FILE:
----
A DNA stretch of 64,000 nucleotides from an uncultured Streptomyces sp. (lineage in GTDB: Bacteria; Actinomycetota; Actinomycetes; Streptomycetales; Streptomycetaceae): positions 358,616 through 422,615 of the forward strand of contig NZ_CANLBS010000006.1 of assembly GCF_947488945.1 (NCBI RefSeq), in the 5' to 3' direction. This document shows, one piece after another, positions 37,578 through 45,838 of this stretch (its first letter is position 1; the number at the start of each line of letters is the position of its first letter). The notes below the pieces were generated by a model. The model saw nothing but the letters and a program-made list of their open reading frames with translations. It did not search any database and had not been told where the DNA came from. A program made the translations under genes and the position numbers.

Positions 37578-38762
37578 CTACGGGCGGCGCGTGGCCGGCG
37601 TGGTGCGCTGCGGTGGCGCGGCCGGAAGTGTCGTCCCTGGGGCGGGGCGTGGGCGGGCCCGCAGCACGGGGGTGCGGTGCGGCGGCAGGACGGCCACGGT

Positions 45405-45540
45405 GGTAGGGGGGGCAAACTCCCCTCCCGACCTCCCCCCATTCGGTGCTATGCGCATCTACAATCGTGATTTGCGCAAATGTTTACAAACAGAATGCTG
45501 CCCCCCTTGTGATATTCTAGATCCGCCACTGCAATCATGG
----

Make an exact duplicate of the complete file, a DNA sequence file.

A DNA stretch of 64,000 nucleotides from an uncultured Streptomyces sp. (lineage in GTDB: Bacteria; Actinomycetota; Actinomycetes; Streptomycetales; Streptomycetaceae): positions 358,616 through 422,615 of the forward strand of contig NZ_CANLBS010000006.1 of assembly GCF_947488945.1 (NCBI RefSeq), in the 5' to 3' direction. This document shows, one piece after another, positions 37,578 through 45,838 of this stretch (its first letter is position 1; the number at the start of each line of letters is the position of its first letter). The notes below the pieces were generated by a model. The model saw nothing but the letters and a program-made list of their open reading frames with translations. It did not search any database and had not been told where the DNA came from. A program made the translations under genes and the position numbers.

Positions 37578-38762
37578 CTACGGGCGGCGCGTGGCCGGCG
37601 TGGTGCGCTGCGGTGGCGCGGCCGGAAGTGTCGTCCCTGGGGCGGGGCGTGGGCGGGCCCGCAGCACGGGGGTGCGGTGCGGCGGCAGGACGGCCACGGT

Positions 45405-45540
45405 GGTAGGGGGGGCAAACTCCCCTCCCGACCTCCCCCCATTCGGTGCTATGCGCATCTACAATCGTGATTTGCGCAAATGTTTACAAACAGAATGCTG
45501 CCCCCCTTGTGATATTCTAGATCCGCCACTGCAATCATGG